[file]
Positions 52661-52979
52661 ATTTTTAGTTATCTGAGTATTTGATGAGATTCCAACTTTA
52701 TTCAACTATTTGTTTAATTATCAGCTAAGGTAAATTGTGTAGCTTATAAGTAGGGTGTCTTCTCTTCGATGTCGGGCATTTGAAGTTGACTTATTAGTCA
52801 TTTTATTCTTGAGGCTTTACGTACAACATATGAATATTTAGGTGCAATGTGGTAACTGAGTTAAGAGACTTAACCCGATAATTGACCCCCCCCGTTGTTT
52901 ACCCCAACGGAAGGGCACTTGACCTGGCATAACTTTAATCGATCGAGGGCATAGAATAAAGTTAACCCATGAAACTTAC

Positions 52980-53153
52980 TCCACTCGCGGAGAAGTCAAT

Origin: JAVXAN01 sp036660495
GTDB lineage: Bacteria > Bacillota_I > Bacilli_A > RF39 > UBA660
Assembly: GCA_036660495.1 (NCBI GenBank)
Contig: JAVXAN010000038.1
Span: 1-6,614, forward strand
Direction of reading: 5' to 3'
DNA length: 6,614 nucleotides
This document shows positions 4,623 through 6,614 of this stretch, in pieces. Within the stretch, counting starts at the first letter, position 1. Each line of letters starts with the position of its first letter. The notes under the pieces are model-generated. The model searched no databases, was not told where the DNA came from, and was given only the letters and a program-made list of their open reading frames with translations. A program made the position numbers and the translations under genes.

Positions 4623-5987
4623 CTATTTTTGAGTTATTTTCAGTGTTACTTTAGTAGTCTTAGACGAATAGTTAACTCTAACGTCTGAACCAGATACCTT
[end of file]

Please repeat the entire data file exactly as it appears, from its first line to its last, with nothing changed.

Positions 52661-52979
52661 ATTTTTAGTTATCTGAGTATTTGATGAGATTCCAACTTTA
52701 TTCAACTATTTGTTTAATTATCAGCTAAGGTAAATTGTGTAGCTTATAAGTAGGGTGTCTTCTCTTCGATGTCGGGCATTTGAAGTTGACTTATTAGTCA
52801 TTTTATTCTTGAGGCTTTACGTACAACATATGAATATTTAGGTGCAATGTGGTAACTGAGTTAAGAGACTTAACCCGATAATTGACCCCCCCCGTTGTTT
52901 ACCCCAACGGAAGGGCACTTGACCTGGCATAACTTTAATCGATCGAGGGCATAGAATAAAGTTAACCCATGAAACTTAC

Positions 52980-53153
52980 TCCACTCGCGGAGAAGTCAAT

Origin: JAVXAN01 sp036660495
GTDB lineage: Bacteria > Bacillota_I > Bacilli_A > RF39 > UBA660
Assembly: GCA_036660495.1 (NCBI GenBank)
Contig: JAVXAN010000038.1
Span: 1-6,614, forward strand
Direction of reading: 5' to 3'
DNA length: 6,614 nucleotides
This document shows positions 4,623 through 6,614 of this stretch, in pieces. Within the stretch, counting starts at the first letter, position 1. Each line of letters starts with the position of its first letter. The notes under the pieces are model-generated. The model searched no databases, was not told where the DNA came from, and was given only the letters and a program-made list of their open reading frames with translations. A program made the position numbers and the translations under genes.

Positions 4623-5987
4623 CTATTTTTGAGTTATTTTCAGTGTTACTTTAGTAGTCTTAGACGAATAGTTAACTCTAACGTCTGAACCAGATACCTT